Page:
How could I have been a college film major and missed seeing "The Bicycle Thieves?" I did however sit through hours and hours of Fassbinder, I have watched "Casablanca" and "Citizen Kane," I have seen Kurosawa, I have watched "Jules et Jim," I have seen Cukor and Hitchcock and Hawks, and I have seen Buñuel and Cocteau and Renoir. But I missed this in film school. And seeing as I am on a sort of Italian Neo-Realist kick, I thought now would be a great time to see this cornerstone of the genre.
Directed by Vittorio De Sica in 1948, it follows Antonio, a poverty stricken, out-of-work husband and father who finally gets a job after a year of being unemployed (sounds like 2010 America instead of 1940s post-war Europe, doesn't it?). He is lucky enough to be picked for a job putting up posters around Rome. The only catch is, he needs a bicycle to do it. His wife sells their BEDSHEETS (think about that) in order to get the cash needed to get his bike out of hock.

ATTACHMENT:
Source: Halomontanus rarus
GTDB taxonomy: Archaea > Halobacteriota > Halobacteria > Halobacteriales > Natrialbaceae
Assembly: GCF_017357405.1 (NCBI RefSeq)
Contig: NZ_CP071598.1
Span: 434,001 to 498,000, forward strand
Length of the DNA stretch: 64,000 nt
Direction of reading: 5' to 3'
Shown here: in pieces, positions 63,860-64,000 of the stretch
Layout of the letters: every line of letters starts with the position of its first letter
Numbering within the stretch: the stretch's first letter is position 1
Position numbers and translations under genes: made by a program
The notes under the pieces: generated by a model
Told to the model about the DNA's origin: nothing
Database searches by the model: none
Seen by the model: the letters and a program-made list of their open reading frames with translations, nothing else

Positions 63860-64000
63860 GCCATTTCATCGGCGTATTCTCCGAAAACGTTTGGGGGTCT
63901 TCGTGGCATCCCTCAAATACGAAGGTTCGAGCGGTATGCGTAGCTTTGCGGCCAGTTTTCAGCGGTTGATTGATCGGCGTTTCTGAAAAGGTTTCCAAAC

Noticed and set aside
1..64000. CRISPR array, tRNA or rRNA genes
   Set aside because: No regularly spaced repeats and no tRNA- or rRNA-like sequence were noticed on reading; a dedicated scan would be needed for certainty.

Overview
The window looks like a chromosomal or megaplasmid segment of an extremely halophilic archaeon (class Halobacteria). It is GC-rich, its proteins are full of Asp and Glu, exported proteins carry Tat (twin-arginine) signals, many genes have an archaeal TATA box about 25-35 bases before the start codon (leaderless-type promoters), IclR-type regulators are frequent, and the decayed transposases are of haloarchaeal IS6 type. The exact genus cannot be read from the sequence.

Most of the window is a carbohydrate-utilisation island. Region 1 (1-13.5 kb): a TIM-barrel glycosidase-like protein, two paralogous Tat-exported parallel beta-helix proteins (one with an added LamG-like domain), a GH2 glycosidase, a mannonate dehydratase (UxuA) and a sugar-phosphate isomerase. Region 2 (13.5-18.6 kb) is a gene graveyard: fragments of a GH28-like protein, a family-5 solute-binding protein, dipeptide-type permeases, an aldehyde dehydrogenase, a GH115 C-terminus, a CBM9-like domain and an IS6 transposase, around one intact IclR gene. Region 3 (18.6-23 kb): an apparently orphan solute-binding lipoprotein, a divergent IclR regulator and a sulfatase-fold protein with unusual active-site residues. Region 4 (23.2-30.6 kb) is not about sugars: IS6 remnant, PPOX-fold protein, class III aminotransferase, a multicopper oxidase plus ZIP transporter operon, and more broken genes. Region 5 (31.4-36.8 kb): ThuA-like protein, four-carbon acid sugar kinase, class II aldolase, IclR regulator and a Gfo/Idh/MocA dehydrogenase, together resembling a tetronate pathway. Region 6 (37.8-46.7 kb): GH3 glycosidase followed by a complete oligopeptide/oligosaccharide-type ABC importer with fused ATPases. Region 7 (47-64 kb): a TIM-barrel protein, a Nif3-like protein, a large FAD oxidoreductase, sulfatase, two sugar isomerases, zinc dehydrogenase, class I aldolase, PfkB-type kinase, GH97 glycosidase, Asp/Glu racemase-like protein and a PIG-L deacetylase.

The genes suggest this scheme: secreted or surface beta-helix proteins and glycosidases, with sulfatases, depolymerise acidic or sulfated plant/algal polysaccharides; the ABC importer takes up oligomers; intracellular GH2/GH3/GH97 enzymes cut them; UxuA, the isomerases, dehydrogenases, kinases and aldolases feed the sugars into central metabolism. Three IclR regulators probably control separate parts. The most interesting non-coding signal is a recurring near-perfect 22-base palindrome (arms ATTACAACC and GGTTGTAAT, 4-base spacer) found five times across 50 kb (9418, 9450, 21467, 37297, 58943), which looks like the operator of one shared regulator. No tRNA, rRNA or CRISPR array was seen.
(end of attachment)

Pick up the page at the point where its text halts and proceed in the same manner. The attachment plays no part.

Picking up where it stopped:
The world seems rosy for a moment, as we see his pride and imagination rise up out of the squalor of the miserable tenement housing he lives in with his wife and children. But on his first day of work, his bicycle is stolen in front of him while he is on a ladder. He spends the rest of the film with his small son looking for the thief and for the return of his bicycle which comes to represent so much more than a piece of metal on wheels. It comes to mean salvation itself for Antonio and his family.
True to the Neo-Realist genre, this film is heartbreaking and painful. The tone and texture of the film is certainly helped by the fact that De Sica cast non-actors with no performance training. A breathtakingly subtle and unselfconscious performance comes from real factory worker Lamberto Maggiorani, as our main character Antonio.
Recommend? Yes. It is yet another important piece of film history.